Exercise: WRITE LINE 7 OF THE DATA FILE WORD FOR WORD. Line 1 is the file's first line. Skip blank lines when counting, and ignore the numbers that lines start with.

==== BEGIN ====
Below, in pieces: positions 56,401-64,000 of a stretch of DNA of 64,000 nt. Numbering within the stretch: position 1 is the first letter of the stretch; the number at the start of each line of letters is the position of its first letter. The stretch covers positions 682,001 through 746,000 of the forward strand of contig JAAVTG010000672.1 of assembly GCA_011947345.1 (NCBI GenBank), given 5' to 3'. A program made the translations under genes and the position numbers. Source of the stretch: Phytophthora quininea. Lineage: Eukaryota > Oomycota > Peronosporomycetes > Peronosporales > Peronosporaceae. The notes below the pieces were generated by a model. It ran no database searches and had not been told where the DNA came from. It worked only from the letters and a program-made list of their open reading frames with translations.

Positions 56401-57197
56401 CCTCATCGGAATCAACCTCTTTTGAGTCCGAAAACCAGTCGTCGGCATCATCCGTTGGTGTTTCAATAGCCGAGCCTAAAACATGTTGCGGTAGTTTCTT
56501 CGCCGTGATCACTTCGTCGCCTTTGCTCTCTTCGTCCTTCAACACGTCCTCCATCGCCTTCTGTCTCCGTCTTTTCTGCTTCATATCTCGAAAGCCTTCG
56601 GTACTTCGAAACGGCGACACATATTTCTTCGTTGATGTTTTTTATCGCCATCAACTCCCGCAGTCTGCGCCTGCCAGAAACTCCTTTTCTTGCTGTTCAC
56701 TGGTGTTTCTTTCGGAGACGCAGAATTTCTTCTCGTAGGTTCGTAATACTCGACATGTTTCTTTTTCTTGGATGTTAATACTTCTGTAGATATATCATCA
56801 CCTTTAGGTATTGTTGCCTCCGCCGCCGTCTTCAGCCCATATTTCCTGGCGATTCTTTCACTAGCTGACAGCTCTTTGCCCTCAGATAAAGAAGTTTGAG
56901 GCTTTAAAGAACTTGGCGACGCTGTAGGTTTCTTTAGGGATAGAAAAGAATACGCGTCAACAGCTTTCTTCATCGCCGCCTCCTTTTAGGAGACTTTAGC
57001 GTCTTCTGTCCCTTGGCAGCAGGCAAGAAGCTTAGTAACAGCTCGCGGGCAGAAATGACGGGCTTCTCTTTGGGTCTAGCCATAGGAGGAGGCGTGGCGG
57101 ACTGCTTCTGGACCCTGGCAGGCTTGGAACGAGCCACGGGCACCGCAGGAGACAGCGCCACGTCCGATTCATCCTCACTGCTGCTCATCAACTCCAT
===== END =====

56801 CCTTTAGGTATTGTTGCCTCCGCCGCCGTCTTCAGCCCATATTTCCTGGCGATTCTTTCACTAGCTGACAGCTCTTTGCCCTCAGATAAAGAAGTTTGAG